Fifty days ago I’d never used Zoom before. In fact I’d never heard of it. I’d also never bought flour from a local miller, never washed my lettuce in soapy water, and never quarantined my mail. Fifty days ago, I’d not met the kind stranger who delivered my medicines today, not made coconut milk from dried powder, and not had a pet sourdough starter! (his name is Cyril, he’s rather explosive 😛 ). Like the rest of the country, my world has changed a lot since I started self-isolating. Seven long weeks ago. But this crazy new way to shop and clean and socialize and have medical appointments and keep safe, is now starting to feel ordinary. Everyday. I’m growing used to this new way of life. It’s reassuring to be shown once again, that we can get used to anything. Even the strange and new and unusual can become routine. We can soon find our new normal.I love a routine. 😉 When I was a child, I’d eat my Sunday dinner in the same order. When I lived alone, I’d have washing day and cleaning day and visiting my Mum day. When I was a teacher, I’d take the class register in the exact same way, using the exact same words (the children noticed if I ever deviated! 😛 ). But when I developed Pulmonary Hypertension, my like of routine turned into a need for routine. A vital and essential need. Overnight my limitless energy mutated into very limited energy. I only had a handful of energy coins to spend. The amount of activity I could do each day was only a tenth of what it used to be. Suddenly I was unable to talk for very long, walk for very long… read, watch, play, move or do anything for very long. Every time I did too much activity, I’d spend the next day in bed recovering. Through trial and error, I eventually learnt how much my body could do without becoming poorly. And thus a strict daily routine was established that allowed me to manage my energy levels. It has been a vital survival strategy these past seven years of illness.But when the coronavirus appeared on our shores, it blew apart my daily routine. On top of my normal everyday chores, I now had a million new things to think about and worry about and research and arrange. How to have my monthly blood test. How to get my medicines delivered. How to reserve a highly sought-after Tesco delivery slot. How to post letters without leaving the house. How to stay in contact with family and friends. How to make bread without yeast or flour. My upstairs oxygen concentrator was requisitioned, forcing me to carry around heavy O2 canisters. Stress and worry dominated my thoughts as the chirping birds took roost in my head. And even happy Zoom catch-ups zapped colossal amounts of my energy.
But the biggest and hardest change to my routine was having Phil around all of the time. Before the pandemic, when he worked from home once a week, we frequently joked that he needed to return to the office to give me a break from him. So the first couple of weeks of shielding were difficult. Noise and company and noise and company. 24/7. He’d keep popping downstairs for a cuppa and a chat, answer work calls in the same room as me, and offload all of his banking stress and problems. I’d feel self-pressure to be a perfect housewife, obliged to cook all his meals, and guilty if I needed to relax and rest. My old routine went out the window. As I was continually using much more energy than I had to spend, my health suffered. For the first fortnight, I felt nauseous, weak, had headaches and got increasingly breathless. My face was permanently bright red (the sign I’ve overdone it) and my lips blue. But still I’d push myself to keep going, to do more, to be normal. Ignoring the signs to rest and recover, until my body forced it upon me. It was a crazy time. But somewhere around day 20 in the Big Shielding House, I made some big mental changes. And thus realised I needed to prioritize my health again, before I caused permanent damage. I started calculating how much energy each new job needed. I started prioritizing. I started implementing coping strategies. Zoom calls are now spread out over the week, I rest before supermarket deliveries, I limit the number of admin jobs I do daily. Dinner and washing up is now shared, I no longer always cook lunch for two, and Phil only works from the study. Each morning, I decide how I’m going to spend my limited energy, meaning I don’t always wash or dress if I have big jobs planned. And once again, I read books and watch TV and do all of my usual resting and zero-energy activities. I even have occasional sneaky lie-ins when Phil’s working! I’ve remembered that I have PVOD. 🙂 And through trial and error, I’ve established a new routine. So I’m only spending my daily energy allowance… nothing more. No more red face! Furthermore, as the weeks are passing, more and more problems are being solved. The many questions that initially plagued me, are slowly being worked out. I’ve found ways to post letters, stay in contact, buy flour. The birds are quiet, the zoom calls regular, and the villagers are helping us. Plus I’m now able to get priority supermarket slots! Wahoo! A new normality is rising from the ashes where the bomb landed. Thank you wonderful body for coping. 🙂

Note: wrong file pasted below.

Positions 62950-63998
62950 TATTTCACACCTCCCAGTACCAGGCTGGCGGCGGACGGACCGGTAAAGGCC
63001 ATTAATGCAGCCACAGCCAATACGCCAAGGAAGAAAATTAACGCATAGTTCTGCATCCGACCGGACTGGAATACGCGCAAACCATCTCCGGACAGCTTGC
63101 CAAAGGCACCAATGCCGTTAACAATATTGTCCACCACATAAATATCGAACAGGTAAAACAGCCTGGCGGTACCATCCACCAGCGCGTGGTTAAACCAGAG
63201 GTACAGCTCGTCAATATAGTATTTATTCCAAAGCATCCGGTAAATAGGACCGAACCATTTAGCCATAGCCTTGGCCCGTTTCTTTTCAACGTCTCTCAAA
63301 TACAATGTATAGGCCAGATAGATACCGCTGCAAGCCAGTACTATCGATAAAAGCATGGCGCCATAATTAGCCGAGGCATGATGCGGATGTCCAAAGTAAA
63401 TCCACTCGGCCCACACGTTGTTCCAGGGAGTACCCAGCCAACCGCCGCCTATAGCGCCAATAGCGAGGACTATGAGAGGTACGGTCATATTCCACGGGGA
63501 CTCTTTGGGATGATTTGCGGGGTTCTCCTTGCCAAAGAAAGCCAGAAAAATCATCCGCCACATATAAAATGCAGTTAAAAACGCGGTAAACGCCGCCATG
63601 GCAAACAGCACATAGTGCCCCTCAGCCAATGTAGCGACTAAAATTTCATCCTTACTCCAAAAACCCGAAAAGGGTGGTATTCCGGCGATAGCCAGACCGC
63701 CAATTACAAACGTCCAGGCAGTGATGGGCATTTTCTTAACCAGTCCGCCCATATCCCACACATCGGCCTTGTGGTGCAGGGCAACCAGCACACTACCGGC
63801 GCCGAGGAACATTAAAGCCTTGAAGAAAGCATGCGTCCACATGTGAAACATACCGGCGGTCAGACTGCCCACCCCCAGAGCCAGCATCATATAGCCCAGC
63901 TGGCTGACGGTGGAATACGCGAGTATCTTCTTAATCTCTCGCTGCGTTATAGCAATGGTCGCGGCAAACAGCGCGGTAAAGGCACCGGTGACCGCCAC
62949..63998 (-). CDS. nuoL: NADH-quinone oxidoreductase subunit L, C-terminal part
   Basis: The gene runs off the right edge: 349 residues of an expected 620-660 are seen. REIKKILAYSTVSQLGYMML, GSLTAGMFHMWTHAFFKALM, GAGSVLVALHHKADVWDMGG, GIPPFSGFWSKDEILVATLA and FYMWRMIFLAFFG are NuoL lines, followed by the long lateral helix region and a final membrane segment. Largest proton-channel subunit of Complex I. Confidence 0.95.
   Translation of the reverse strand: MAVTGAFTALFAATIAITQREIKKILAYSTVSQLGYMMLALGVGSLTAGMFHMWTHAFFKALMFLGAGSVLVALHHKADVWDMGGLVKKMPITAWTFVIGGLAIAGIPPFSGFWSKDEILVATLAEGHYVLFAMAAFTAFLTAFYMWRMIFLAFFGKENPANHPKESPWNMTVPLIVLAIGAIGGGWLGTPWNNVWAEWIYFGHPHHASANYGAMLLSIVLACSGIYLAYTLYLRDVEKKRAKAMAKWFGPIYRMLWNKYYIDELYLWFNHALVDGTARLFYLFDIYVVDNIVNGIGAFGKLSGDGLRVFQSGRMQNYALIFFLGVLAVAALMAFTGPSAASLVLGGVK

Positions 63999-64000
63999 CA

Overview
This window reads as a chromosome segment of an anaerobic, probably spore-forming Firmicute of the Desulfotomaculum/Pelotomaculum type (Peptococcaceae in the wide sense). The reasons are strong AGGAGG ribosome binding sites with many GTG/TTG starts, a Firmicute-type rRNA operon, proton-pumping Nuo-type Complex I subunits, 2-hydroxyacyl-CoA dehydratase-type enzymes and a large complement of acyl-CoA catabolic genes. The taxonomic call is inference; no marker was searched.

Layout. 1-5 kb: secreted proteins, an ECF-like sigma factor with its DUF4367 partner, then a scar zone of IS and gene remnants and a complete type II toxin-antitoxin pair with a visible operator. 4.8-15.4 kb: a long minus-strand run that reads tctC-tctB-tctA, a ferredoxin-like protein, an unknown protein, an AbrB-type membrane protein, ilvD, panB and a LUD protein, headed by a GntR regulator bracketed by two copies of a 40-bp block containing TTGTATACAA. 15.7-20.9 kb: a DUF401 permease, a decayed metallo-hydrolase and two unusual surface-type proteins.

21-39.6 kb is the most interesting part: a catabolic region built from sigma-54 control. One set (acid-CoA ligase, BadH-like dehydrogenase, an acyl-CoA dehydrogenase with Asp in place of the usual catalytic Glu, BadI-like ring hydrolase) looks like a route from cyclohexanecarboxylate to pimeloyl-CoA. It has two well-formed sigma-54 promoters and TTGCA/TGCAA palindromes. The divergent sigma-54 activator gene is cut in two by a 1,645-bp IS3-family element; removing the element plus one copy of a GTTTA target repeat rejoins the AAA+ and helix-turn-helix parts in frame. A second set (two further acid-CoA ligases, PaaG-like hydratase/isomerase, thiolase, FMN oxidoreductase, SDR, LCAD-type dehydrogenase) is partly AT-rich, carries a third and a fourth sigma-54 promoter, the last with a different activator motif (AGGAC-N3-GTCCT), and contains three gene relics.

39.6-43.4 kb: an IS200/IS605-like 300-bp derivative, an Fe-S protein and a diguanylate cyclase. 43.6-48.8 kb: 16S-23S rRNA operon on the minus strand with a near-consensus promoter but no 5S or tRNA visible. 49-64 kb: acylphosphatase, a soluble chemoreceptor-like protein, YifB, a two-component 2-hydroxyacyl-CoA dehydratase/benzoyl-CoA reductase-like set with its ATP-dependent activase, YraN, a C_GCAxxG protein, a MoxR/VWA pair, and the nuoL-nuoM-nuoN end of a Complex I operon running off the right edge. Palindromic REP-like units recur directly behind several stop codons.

Over the last few years of illness, I’ve found time and time again, that you can get used to anything. You can adapt to anything. You can adjust your sails and carry on. Every big change, every shock, every curve-ball, eventually feels everyday again. Even in the biggest storms, the waves can’t throw you around forever. Calmness and routine and normality will always return… it’ll just be a new kind of normal. 🙂
One thought on “Finding A New Normal”
Thank you. You are spot on and wise beyond your years (I am 75 and also a PVOD sufferer).